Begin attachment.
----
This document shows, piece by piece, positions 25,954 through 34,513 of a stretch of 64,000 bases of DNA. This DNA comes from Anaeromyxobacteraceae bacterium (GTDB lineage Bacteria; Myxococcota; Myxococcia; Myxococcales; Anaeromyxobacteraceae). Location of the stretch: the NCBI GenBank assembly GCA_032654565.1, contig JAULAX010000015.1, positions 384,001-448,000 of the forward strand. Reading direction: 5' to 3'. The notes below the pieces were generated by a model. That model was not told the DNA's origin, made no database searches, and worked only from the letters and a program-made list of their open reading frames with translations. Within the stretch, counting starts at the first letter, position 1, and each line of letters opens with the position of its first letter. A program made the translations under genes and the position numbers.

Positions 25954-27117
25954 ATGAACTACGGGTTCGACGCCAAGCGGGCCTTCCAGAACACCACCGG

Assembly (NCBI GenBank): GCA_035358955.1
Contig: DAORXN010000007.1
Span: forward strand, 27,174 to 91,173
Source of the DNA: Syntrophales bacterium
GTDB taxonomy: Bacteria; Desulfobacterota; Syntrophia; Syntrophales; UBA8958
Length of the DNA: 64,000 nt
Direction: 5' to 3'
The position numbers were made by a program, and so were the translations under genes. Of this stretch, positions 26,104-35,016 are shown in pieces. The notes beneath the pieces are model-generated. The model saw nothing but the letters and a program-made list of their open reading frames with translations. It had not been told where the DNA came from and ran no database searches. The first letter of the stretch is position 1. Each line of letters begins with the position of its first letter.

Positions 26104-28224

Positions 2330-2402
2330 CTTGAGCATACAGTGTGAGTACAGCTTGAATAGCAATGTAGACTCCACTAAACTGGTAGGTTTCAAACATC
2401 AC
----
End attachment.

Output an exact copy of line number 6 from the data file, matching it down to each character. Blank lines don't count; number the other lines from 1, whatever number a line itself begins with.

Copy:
Span: forward strand, 27,174 to 91,173